My sense of defilement continued to increase as I navigated the murky waters of college life.   I entered university at age sixteen and quickly grasped that the youth culture of those around me was immoral and misguided.   In spite of my academic success and best resolutions in the ethical standards department, I found myself affected by the “frog-in-the-pot” syndrome; when I paused at intervals to examine my heart, I realized I had compromised in some areas and was no better at heart than many of those around me.  How did I cope?   I continued to read my Bible and worked even more assiduously at performing well by worldly standards.   I enrolled in increasingly heavier course loads and even excelled in some graduate courses as a very young undergraduate student.   I finished a triple major in under four years and was catapulted, quite unprepared, into the working world, where I found I could no longer be a college student; I was forced to be a grown-up.   My self-loathing had not disappeared.   I loved God but had no clue how active He longed to be in my life.  I judged myself harshly; regardless of how many awards I had received or how high my grades had been in school, I found myself severely wanting in the righteousness department.  After over three years of pushing myself with campus activities, leadership in various organizations, and heavy course loads, all the while pretending to have a casual attitude about school to avoid being ridiculed by my peers, my health had also suffered.   A success on paper, I left university years behind; however, I also left school anorexic, bulimic, and hypothyroid.   Worse still, I despised myself and knew in my heart of hearts that no successful performance imaginable could erase the heaviness in my heart.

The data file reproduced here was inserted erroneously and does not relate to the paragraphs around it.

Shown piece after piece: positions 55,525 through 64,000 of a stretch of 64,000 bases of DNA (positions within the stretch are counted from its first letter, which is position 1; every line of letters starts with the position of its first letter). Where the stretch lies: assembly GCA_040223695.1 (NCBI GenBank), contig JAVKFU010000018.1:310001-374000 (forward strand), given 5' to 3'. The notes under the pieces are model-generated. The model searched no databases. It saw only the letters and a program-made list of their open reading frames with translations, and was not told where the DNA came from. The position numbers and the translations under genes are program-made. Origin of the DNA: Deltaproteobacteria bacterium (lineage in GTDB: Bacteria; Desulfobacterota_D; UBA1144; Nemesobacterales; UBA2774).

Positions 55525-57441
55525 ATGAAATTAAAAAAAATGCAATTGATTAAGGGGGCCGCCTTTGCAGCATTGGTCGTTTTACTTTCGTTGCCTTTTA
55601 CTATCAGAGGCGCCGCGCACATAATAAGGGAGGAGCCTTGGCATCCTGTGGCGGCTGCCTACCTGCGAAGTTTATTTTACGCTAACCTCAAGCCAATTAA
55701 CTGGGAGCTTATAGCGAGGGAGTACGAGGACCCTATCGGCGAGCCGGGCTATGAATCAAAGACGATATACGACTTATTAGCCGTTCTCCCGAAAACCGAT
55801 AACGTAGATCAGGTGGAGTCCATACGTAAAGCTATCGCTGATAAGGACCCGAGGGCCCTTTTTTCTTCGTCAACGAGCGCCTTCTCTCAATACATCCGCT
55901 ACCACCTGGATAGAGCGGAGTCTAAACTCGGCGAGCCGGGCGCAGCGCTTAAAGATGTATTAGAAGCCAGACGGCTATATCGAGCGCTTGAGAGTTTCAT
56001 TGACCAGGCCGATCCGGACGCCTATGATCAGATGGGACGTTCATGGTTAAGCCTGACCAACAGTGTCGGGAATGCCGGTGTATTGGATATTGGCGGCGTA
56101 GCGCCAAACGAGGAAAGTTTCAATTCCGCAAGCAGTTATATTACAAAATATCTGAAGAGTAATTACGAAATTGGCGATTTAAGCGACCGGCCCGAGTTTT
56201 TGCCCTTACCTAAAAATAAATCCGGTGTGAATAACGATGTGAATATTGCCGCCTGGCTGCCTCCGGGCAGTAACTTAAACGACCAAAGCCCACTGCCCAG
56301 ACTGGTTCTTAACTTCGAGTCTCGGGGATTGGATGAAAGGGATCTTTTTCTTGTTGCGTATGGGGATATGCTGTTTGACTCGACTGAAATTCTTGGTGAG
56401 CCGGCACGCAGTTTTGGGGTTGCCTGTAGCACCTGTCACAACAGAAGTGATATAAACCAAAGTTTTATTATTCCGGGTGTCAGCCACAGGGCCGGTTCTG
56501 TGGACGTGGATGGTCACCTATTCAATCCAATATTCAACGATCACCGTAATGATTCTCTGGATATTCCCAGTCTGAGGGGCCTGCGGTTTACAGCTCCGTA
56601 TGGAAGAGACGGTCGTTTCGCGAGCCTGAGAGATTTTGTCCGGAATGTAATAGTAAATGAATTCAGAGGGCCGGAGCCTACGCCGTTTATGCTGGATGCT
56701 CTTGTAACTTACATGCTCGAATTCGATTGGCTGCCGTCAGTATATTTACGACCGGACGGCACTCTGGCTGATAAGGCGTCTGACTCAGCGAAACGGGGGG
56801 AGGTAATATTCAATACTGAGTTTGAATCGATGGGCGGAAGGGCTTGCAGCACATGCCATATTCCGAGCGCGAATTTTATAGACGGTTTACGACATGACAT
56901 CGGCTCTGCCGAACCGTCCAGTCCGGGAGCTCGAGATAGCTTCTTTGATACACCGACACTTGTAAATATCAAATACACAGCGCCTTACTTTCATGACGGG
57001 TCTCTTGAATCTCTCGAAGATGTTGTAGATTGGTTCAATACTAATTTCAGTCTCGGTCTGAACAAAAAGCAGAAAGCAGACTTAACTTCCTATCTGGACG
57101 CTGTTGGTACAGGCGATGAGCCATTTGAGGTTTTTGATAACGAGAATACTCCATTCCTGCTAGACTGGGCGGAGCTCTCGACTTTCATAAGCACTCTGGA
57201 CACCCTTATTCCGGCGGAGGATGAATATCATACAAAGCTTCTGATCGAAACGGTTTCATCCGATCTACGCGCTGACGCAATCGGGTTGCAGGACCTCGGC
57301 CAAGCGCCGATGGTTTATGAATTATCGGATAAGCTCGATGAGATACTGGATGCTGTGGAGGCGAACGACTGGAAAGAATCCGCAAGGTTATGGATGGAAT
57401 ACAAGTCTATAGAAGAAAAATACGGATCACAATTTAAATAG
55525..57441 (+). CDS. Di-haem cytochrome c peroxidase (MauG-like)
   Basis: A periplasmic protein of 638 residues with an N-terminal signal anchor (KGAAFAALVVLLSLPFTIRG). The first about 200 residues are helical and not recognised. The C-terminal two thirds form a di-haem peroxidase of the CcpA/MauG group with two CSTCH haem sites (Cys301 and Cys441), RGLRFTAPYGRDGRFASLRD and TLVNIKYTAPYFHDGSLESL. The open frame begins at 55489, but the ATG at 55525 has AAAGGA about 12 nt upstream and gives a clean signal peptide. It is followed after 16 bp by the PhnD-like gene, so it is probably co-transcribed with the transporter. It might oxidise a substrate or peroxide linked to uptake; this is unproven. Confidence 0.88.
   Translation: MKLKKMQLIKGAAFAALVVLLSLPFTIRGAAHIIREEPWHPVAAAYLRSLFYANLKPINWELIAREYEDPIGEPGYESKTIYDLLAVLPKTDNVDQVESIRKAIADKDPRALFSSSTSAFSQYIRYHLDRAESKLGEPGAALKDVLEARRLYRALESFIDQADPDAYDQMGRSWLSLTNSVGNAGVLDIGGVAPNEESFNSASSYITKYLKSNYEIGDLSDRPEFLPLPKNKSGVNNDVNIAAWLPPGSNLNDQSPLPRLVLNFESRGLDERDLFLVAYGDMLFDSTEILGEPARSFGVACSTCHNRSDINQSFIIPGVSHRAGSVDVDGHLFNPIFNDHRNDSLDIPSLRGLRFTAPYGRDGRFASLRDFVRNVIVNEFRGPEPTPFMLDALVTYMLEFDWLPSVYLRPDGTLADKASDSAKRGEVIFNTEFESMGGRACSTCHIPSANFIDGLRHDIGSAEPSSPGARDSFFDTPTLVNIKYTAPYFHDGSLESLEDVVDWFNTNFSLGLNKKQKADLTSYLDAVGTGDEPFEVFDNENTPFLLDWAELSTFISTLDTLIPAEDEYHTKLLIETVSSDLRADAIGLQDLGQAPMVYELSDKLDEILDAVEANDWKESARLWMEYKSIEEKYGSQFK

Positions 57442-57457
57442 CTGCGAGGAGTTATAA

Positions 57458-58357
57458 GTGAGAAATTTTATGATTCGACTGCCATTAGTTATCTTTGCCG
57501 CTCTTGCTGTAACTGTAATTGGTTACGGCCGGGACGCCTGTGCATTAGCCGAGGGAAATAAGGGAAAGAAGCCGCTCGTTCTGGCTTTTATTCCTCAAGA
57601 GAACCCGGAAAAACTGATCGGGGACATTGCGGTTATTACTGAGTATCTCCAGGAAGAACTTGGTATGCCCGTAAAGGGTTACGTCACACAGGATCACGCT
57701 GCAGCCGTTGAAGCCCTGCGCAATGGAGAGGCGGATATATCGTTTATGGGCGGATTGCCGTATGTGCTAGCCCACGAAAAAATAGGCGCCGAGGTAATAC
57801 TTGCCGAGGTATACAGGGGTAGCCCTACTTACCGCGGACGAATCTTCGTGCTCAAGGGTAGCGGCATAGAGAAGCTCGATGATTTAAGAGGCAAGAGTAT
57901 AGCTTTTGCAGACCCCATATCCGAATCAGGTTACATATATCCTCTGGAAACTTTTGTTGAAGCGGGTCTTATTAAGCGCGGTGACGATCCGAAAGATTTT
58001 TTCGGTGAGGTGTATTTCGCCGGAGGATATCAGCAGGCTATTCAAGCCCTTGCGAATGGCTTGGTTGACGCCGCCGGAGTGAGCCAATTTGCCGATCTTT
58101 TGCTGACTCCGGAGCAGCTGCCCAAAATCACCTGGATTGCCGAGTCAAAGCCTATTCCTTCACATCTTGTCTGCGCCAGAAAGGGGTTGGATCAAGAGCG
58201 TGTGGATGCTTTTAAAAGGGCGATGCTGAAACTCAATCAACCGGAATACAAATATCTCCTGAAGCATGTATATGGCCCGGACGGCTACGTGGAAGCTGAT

What was the root of my dilemma?   A blindness to the overwhelming power and magnitude of God’s mercy toward me.   Jesus said that the one who is forgiven much is the one who loves much (Luke 7:37).  What I had not understood was that all sin is sin, regardless of how minor it may appear.  The blackness of my heart was not my responsibility once I had given it to Jesus, who DOES forgive and wipe away that blackness of heart.   Somehow I had believed God’s Word but had been incapable of receiving it as truth for myself.   I had somehow become trapped in a paradoxical mindset that regarded myself as somehow better than others because I KNEW what was right, yet far worse than others because I was therefore more accountable to DO what was right and found myself utterly incapable of that perfection.   I thereby had exempted myself from receiving God’s forgiveness and mercy.   However, through all those years, Jesus never left me; He continued to tug at my heart, and as my desperation for deliverance from myself increased, He poured His love out on me and wrapped His arms around me, His broken child.  Ultimately, I found myself at His feet in complete despair.   He responded by speaking to me of His love.  What an incisive revelation it was to me that He really loves me more than I hated myself!   His mercy for me was unlimited; He loved me before He set me free of self-condemnation and the downward spiral of self-hatred.  He had loved me all those years as He watched me descend into the morass of hopelessness I had become.  Ultimately, He met me at the bottom of the pit I had dug for myself (with some assistance from the enemy!).